My typical entrepreneurial, go get it done attitude first kicked in and said, “Suck it up! You can handle it. Get the things done you need to get done.” Yet my intuition and pain were telling me something very different, “Rest, relax, and do the things necessary for your body to heal.”
My question to you becomes:
Which voice speaks louder when you are injured?
We all have obligations and commitments. Yet what hierarchy do those commitments fall in comparison with the commitments we do or do not have in relation to the health of our physical body?
Often times the idea of cancelling plans, changing itineraries, or taking a day off just does not seem possible. Yet at what expense to our own health, healing, and full recovery?
Symptoms can be used as a guide.
When confronted with pain, have you considered your pain and symptoms as intelligent and guiding?
Your body uses pain to communicate something to you. More times than not, our outside commitments usually come first over healing and rest. On top of not resting, pain medications or medications to reduce or cover up our symptoms are usually the first line of defense to numb the pain. Cover it up. Go on with life.
I considered this concept. By masking my pain, I most likely would have went on with usual plans, been unaware of overdoing it, and ran a high risk of doing further injury without even knowing it; Potentially even for days, weeks or months if medications were what I fully relied on for healing.
My weekend came and went. Come Monday, I did what was most intuitive in my mind.
I called my Chiropractor to get my spine and nervous system checked.
(Yes, even Chiropractors have a Chiropractor).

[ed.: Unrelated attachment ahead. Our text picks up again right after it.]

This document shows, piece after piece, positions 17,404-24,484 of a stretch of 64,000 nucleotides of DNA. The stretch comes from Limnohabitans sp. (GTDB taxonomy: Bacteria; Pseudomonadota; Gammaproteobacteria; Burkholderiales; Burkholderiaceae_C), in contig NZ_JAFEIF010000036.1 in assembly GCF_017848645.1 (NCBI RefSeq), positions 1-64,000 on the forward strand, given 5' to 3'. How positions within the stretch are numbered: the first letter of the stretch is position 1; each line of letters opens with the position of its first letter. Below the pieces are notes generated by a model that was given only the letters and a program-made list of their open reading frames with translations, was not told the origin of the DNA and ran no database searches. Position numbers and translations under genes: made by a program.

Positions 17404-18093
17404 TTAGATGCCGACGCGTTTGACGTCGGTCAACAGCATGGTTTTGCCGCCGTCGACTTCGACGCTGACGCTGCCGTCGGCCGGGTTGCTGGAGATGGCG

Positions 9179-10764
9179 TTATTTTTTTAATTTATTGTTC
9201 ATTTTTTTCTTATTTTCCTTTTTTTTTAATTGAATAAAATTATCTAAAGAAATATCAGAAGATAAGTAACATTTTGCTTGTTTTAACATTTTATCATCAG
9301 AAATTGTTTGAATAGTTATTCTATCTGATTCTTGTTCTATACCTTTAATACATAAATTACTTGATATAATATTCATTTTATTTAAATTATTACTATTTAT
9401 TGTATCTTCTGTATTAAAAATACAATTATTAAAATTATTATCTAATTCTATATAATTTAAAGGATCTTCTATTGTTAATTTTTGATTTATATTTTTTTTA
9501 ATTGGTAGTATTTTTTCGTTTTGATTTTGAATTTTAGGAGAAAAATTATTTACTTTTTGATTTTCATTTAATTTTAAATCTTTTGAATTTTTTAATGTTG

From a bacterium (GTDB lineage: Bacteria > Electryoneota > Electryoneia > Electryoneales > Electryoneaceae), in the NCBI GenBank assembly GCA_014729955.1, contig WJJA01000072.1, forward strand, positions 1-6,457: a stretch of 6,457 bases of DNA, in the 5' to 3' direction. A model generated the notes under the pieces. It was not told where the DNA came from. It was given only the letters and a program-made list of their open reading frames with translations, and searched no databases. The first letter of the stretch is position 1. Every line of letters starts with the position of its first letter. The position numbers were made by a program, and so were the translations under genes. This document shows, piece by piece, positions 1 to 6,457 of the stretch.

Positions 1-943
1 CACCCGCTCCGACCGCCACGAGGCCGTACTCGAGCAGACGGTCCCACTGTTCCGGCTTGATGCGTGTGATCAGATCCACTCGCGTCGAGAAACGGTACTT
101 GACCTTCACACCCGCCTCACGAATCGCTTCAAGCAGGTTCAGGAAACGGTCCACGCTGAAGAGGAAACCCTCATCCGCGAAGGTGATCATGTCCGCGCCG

Upon a careful evaluation and exam, it was found that I subluxated my lower cervical spine (neck) and a Chiropractic adjustment was recommended. With a slight alteration to my normal wellness and maintenance chiropractic care, I was able to quickly, conservatively, and relatively easily put my body into a better position to heal over the coming week.
Pain and symptoms are good indicators to consult with a qualified Physician to uncover the root cause.
My problem wasn’t pain, muscle spasms, or fractures. It was damage to the nervous system, which travels through the vertebrae in my lower neck. The trauma to my nervous system put my body in a lowered state of functioning. Typically when this occurs, not only does the body heal at a slower rate, but the nerve irritation stresses other parts of the body as well.
Over the following four days my body began to do what it intuitively and innately knows how to do: it healed.
As my Chiropractor is a good friend, I know he would find it important for me to say this statement: Chiropractic care did not do the healing; It removed interference to my nervous system, allowing my body to better do what it was designed to do.
The nervous system is a master controlling system that coordinates healing within a healthy body. When the nervous system is working at its best, the body is at its full potential to self heal and self regulate not only pain, but all the systems in the body.
The next time you decide to hurt your body (and maybe your pride) like I did, whether it’s from falling down your stairs, a sports trauma, or any other pain that might be occurring in your life, take a moment to discover the five things that you too might be able to learn from your pain.
By being aware and not ignoring what your body is telling you, listening to what your pain is advising you not to do, and modifying your life accordingly to allow for self-reflection and healing, you too may be better guided in faster ways to healing and recovery.